The main objective of the current study was to assess the level of latrine utilization and associated factors among households in Awabel District, North West Ethiopia.

In the present study, about 52% of the households were using their latrine properly. The finding was in line with reports from other districts in the region. Some of these reports include the following: Hulet Ejju Enessie District (61%) [6] , and Bahir Dar Zuria District (62%) [9] . It is higher than the finding in Hawzien District from the Northern part of Ethiopia (37.4%) [13] , and a report from Mtwara Rural District of Tanzania (40.0%) [12] . This variation could be partly explained by the fact that the study population could have differences in socioeconomic, and other factors in addition to differences in study designs and operational definitions of the outcome of interest.

The observed level of proper latrine utilization in the studied districts of the region can be seen as a good development for households in Ethiopian rural districts because a decade or so a go most of the rural households had no any access to improved latrine facilities, and hence Ethiopia was one of the countries in the world where millions of people practiced open defecation.

In the present study, it was interesting to notice that proper latrine utilization was two times higher among households that had primary or secondary school children than those with no primary or secondary school children. This was consistent with the finding in Hulet Ejju Enessie District [6] . This could be partly explained by the fact that Ethiopian school books contain lots of information about common diseases―their causes, trans- mission, and prevention methods.

Hence it is a good opportunity for Ethiopia because nowadays it becomes a culture even for rural households to send their children to school. And these children could understand health messages better than their busy and uneducated mothers, and fathers. The health system should capitalize this opportunity through inter-sectoral collaboration.

The present study has also revealed that health professional’s advice has a pivotal role for construction, as well as proper utilization of improved toilet facilities. This is again an important opportunity, and indicator for success of implementation of health extension package in Ethiopia that can bring about fundamental societal changes which are essential for controlling as well as elimination of especially diseases of poverty including intestinal parasites, trachoma, and diarrhea.

The present study also helped identify important challenges of communities in the study area in using improved latrine facilities. One of these factors was related to supportive supervision. According to the data of this study, proper utilization of latrine was affected by distance of the households from district health office. This result was in line with the finding from a study conducted in one of the districts in the same region [9] . This could be partly explained by the fact that households near to the district town where the district health office is located could get better supportive supervision than those households which are located far from the district health office.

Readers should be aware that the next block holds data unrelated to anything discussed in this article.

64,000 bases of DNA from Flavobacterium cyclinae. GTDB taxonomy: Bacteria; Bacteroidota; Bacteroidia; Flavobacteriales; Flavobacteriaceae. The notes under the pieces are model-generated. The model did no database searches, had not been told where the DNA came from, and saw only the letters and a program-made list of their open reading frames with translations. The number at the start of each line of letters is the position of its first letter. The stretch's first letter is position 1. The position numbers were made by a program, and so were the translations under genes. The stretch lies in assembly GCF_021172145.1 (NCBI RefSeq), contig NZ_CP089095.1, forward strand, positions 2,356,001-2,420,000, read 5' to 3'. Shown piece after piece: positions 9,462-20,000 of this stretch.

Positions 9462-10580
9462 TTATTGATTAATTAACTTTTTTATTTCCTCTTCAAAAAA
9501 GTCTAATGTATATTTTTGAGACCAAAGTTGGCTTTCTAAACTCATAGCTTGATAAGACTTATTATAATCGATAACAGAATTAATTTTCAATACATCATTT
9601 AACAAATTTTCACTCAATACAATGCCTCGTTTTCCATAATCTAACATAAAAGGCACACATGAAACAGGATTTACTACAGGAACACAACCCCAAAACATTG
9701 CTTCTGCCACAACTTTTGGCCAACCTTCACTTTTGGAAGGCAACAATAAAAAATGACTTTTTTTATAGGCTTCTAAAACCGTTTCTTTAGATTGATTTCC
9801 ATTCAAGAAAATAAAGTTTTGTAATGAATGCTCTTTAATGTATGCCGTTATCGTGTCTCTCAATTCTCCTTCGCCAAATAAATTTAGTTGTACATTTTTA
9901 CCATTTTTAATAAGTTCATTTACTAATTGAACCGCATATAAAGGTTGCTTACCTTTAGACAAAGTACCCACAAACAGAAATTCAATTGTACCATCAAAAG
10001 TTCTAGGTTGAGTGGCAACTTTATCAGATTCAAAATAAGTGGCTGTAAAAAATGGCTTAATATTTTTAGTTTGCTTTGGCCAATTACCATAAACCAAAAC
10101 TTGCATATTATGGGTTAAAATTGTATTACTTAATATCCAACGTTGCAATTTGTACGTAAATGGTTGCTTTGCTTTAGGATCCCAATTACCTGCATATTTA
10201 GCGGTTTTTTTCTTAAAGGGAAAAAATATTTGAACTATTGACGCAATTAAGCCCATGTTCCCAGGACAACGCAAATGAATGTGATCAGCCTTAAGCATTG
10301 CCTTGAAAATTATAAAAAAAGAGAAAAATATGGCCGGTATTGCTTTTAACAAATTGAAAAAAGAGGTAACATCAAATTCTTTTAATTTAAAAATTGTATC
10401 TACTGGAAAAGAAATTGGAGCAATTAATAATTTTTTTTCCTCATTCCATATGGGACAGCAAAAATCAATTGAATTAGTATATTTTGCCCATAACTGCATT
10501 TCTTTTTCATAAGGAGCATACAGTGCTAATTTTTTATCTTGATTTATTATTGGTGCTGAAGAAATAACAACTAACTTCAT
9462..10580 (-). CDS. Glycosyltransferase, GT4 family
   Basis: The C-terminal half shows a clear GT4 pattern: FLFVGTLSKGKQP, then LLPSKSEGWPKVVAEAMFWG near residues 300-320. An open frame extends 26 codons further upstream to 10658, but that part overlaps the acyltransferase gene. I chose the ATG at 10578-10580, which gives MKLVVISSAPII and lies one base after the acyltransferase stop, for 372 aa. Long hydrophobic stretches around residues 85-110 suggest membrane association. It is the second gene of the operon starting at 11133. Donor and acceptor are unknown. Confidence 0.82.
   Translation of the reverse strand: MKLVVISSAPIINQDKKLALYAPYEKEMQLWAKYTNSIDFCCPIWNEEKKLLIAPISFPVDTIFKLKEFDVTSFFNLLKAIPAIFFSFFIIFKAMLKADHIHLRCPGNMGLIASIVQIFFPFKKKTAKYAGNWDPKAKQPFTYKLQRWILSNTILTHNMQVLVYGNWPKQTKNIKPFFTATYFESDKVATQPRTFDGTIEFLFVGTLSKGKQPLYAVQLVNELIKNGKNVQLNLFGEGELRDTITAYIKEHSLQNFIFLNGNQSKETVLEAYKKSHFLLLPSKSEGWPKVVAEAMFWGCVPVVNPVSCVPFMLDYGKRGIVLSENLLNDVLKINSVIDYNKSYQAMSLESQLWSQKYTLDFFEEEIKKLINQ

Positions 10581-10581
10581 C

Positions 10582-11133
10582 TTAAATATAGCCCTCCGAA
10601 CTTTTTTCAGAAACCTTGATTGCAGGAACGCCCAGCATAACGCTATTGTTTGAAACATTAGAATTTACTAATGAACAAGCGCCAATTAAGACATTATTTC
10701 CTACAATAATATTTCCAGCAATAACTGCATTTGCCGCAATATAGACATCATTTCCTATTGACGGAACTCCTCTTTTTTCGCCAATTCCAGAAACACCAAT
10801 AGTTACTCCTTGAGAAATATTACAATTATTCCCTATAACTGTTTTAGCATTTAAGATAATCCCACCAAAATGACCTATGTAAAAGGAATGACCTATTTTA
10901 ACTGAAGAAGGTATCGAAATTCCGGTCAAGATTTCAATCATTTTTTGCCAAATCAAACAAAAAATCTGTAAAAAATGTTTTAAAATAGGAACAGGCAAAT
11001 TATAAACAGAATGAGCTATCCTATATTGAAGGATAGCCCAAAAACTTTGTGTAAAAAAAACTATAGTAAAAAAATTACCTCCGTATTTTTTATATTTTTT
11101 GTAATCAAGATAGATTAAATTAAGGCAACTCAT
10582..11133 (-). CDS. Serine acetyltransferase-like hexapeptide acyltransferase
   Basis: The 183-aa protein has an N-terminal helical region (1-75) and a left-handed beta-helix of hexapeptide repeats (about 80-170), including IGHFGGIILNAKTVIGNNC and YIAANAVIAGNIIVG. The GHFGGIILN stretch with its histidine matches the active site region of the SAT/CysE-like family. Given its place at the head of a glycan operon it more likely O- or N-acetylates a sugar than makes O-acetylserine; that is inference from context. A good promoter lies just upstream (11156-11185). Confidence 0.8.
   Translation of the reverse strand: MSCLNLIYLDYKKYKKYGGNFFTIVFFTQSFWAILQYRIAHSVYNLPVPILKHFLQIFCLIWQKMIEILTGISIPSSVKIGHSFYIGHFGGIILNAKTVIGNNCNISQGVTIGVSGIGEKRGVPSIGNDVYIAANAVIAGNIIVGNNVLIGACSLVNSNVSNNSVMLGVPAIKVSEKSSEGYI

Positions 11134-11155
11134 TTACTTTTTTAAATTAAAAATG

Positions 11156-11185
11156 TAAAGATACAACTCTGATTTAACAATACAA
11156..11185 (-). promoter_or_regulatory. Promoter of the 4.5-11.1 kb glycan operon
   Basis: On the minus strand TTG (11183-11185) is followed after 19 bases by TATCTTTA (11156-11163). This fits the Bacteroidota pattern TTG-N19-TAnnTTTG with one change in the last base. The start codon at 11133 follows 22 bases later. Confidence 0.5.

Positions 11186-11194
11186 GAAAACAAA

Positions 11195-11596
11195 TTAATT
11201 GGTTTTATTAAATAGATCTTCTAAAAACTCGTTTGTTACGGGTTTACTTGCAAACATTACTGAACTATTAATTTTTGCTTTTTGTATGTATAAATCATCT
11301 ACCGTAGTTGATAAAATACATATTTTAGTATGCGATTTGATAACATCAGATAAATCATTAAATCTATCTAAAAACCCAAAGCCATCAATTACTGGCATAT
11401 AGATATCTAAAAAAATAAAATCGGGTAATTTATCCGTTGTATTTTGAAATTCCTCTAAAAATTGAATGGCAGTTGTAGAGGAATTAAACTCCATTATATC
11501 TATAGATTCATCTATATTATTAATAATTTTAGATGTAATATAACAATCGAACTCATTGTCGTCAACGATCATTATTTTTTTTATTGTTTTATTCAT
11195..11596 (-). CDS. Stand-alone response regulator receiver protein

Other challenges were related to construction quality of latrine facilities. Logistic regressions revealed that the level of latrine utilization were about 3 times higher (AOR: 3.135, 95%CI: 1.781 - 5.518) among households whose latrines did not need maintenance, and has superstructure (AOR: 3.194, 95%CI: 1.364 - 6.631) compared with those households whose latrine needed maintenance, and had no superstructure. For instance, in this study, 35% of toilet facilities need maintenance, both to the superstructure or floor. This figure was lower than the finding in Hulet Ejju Enessie (47.2%) [6] and Bahir Dar Zuria District (56.9%) [9] .

Even though it is recommended to build latrine with a minimum distance of six meters from home (10), in the current study, only 197 (34.3%) of latrines were located within six meters from the home. This was consistent with the finding in Bahir Dar Zuria District (32.1%) [9] . This shows that poor quality and wrong placement of toilet construction hinders proper utilization of toilet in the rural communities in the region.

Another very critical challenge was absence of hand washing facility near to the toilet. More than 98% of toilets observed had no hand washing facility. This was in line with the finding in Bahir Dar Zuria [93.8%] [9] but higher than the finding in Mubende District of Uganda, [82%] [11] . These could be partly attributed to scarcity of water, and soap in concert with lack of awareness about the importance of hand washing after visiting toilet in preventing feco-oral transmission of diseases.

This study could have been more rigorous had it been supported with qualitative research approach which could have involved health extension workers, and school children as study participants.

6. Conclusion and Recommendation

The current level of proper latrine utilization is fairly good for rural communities in the district. However, there is a lot to do to make it part of their culture. Its sustainability seems to be achievable via Health Extension Package, and school children. Therefore, motivating health extension workers to involve school teachers and children in their Endeavour is recommended. Challenges related to quality, and placement of toilet facility construction require attention by decision makers at district level and beyond to further increase proper toilet utilization in Ethiopia.


We would like to thank Bahir Dar University and GAMBY College of Medical Sciences for opening a joint MPH training program which increases research and training opportunities in our region. We are also very grateful for supervisors and data collectors.

Conflict of Interest

We declare that there is no conflict of interest in this research.

Contribution of Authors

YA: raised the research idea, wrote the first proposal, as well as manuscript drafts. MG, MT and WA reviewed and finalized them.


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*Corresponding author.